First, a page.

June 25, 1956
Appeal, No. 59, Jan. T., 1956, fro decree of the Orphans' Court of Bucks County, in re estate of Mary C. Farmer, deceased. Decree affirmed. Appeal from probate of will. Before SATTERTHWAITE, J. Motion of proponent that appeal be dismissed granted and final decree entered. Contestants appealed.
David H. Kubert, with him J. Franklin Hartzel, M. Stuart Goldin and Levi, Mandell & Miller, for appellants.
J. Lawrence Grim, for appellee.
Before Stern, C.j., Jones, Bell, Chiesey, Musmanno and Arnold, JJ.
[ 385 Pa. Page 487]
OPINION BY MR. JUSTICE ARNOLD
In this will contest, tried without a jury, the contestants appeal from the refusal of their petition for an issue devisavit vel non and dismissal of their appeal from probate of decedent's will. They alleged as basis for contest: (1) forgery; and (2) undue influence practiced by proponent upon decedent, who was alleged to be so infirm and of such advanced years as not to comprehend the meaning of a will; and further alleged that proponent occupied a position of confidential relationship with decedent. The charge of forgery was abandoned, there being no testimony offered in that regard.
The court below found that no mental infirmity existed; that undue influence was not established; that there was no substantial dispute of fact; and refused an issue devisavit vel non. We have repeatedly declared that "'the chancellor's decision will not be reversed unless an abuse of discretion on his part appears'": Williams v. McCarroll, 374 Pa. 281, 299, 97 A.2d 14. See also Pusey's Estate, 321 Pa. 248, 184 A. 844. So viewed, the decree in this case must be affirmed.
Proponent, decedent's nephew, is sole beneficiary under decedent's will. The estate consists of a small amount of personalty, and real estate (decedent's
[ 385 Pa. Page 488]
homestead) valued at approximately $25,000. The original contestants were a nephew, niece, and sister of decedent. The sister having since died, contestant Delago, her husband, was substituted as personal representative. The will was executed on October 18, 1949, at which time decedent also executed a deed conveying the realty to proponent.
Proponent introduced the will, as probated, and then rested. The only testimony offered in contest was that of contestants who called as witnesses the proponent (as on cross examination); decedent's physician; contestants themselves; and the mother of two of the contestants (the nephew and niece).
"'No right of a citizen is more valued than the power to dispose of his property by will ... His ... last and final direction should not be struck down except for the clearest reason'": Wetzel v. Edwards, 340 Pa. 121, 128, 16 A.2d 441. Thus "'where a will has been properly executed in every particular, a presumption of testamentary capacity and lack of undue influence arises, [requiring] compelling evidence to upset the will, since the law favors its validity ...'": Cressman Estate, 346 Pa. 400, 404, 31 A.2d 109. The testimony, as will be readily noted, did not meet this test.
Proponent testified that from September 3, 1949, to December 5, 1950, decedent stayed at his home for half of that period, paying no rent or board; that when decedent was in her own home he visited her every other day "to see how she was and get in food and things like that"; except for colds she was in good health until she suffered a collapse and was hospitalized on December 5, 1950; thereafter she resided in convalescent homes until her death; during this period he entrusted to her custody his minor children for trips into the city; that he transacted no business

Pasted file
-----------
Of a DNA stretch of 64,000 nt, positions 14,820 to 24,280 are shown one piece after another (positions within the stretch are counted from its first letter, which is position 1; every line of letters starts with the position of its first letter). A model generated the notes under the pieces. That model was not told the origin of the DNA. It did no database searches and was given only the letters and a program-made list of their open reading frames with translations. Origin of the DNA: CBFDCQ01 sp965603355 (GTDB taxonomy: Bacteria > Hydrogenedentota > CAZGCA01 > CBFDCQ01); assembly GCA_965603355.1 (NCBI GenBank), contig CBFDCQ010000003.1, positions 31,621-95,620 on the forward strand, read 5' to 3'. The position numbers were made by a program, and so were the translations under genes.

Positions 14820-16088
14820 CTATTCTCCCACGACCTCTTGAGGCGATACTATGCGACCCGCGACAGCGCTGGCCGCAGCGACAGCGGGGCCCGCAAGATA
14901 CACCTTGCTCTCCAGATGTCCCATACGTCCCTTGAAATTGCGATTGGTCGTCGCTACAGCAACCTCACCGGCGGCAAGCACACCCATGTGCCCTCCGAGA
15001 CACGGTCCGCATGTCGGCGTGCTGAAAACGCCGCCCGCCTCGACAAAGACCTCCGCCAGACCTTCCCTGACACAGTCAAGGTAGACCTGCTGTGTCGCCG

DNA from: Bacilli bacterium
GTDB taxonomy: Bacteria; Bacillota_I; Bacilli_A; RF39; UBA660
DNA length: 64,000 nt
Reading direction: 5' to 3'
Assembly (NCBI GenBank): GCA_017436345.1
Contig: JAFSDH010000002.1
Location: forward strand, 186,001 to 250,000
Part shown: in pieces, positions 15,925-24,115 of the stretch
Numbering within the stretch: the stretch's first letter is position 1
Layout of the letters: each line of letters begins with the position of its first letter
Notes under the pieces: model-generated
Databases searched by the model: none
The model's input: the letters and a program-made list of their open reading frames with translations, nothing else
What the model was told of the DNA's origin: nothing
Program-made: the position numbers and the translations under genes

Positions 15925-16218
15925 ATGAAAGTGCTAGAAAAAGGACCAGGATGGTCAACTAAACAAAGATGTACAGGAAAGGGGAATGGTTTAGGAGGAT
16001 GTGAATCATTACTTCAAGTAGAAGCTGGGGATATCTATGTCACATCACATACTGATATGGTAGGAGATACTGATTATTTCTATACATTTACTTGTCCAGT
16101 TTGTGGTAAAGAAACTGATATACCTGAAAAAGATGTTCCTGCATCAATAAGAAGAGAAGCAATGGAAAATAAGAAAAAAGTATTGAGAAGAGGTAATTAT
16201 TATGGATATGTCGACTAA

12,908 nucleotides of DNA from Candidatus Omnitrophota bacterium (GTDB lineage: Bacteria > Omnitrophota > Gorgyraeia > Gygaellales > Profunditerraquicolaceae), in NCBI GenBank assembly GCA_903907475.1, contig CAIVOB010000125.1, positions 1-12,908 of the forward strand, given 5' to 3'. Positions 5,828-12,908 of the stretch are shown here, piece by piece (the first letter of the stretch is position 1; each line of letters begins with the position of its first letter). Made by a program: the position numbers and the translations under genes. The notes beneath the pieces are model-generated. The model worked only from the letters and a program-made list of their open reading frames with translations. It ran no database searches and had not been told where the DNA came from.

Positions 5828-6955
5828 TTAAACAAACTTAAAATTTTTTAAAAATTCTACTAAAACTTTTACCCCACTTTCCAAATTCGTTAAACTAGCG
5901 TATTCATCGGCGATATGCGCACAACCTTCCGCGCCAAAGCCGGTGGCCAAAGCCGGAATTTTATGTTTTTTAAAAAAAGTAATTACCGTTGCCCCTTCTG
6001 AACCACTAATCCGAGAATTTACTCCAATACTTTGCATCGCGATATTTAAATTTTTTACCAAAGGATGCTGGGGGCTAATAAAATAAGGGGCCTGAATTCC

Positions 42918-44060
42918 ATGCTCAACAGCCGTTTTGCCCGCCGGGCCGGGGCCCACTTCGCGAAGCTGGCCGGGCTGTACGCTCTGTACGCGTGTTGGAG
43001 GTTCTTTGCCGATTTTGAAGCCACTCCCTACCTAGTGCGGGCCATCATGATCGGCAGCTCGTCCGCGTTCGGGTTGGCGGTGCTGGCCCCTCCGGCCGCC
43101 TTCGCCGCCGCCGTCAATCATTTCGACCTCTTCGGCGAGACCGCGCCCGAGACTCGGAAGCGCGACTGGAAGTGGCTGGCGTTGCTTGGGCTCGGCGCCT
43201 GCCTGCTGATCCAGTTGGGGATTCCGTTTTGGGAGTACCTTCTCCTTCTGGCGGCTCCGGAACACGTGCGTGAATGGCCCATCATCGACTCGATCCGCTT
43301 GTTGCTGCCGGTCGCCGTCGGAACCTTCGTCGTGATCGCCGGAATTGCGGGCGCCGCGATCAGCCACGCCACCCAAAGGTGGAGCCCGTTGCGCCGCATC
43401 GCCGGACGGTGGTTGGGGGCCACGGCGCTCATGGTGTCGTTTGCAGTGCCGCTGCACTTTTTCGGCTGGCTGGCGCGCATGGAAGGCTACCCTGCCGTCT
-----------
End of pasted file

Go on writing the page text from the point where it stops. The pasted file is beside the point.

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for her, but did drive her to a post office once a month to cash checks [money orders?]; and that on April 7, 1952, on his petition a guardian for her estate was appointed. He testified further that she had never discussed nor mentioned a will or transfer of property until October 18, 1949. On that date, at her request, he drove her to her attorney's office, where she directed transfer of the realty and preparation of the will, both of which she then executed. He denied any confidential relationship; and denied knowing or contacting the attorney who performed the services for decedent.
Dr. Kressley, decedent's physician, testified that he had treated decedent in January, 1934, for injuries suffered in an accident, which injuries had no effect on her mind; that he next treated her on December 5, 1950, for a vascular and heart collapse, which was "sudden"; that she was suffering mental and physical impairment on that date, but he could not declare whether it had existed prior thereto.
Contestant DeLago testified that about September 7, 1949, he and his wife had gone to proponent's home, and after they had greeted decedent the proponent said something to her, whereupon she went "upstairs" and remained; that proponent gave as an excuse for her actions that she did "not feel so good"; that they again visited proponent's home a week later, and were told that decedent was "upstairs" and did not want to talk to anyone; that they returned in November, 1949, when decedent was absent, and were told by proponent's wife that "it [was] ... impossible for [her] ... to keep [decedent] ... She can't control her bowels."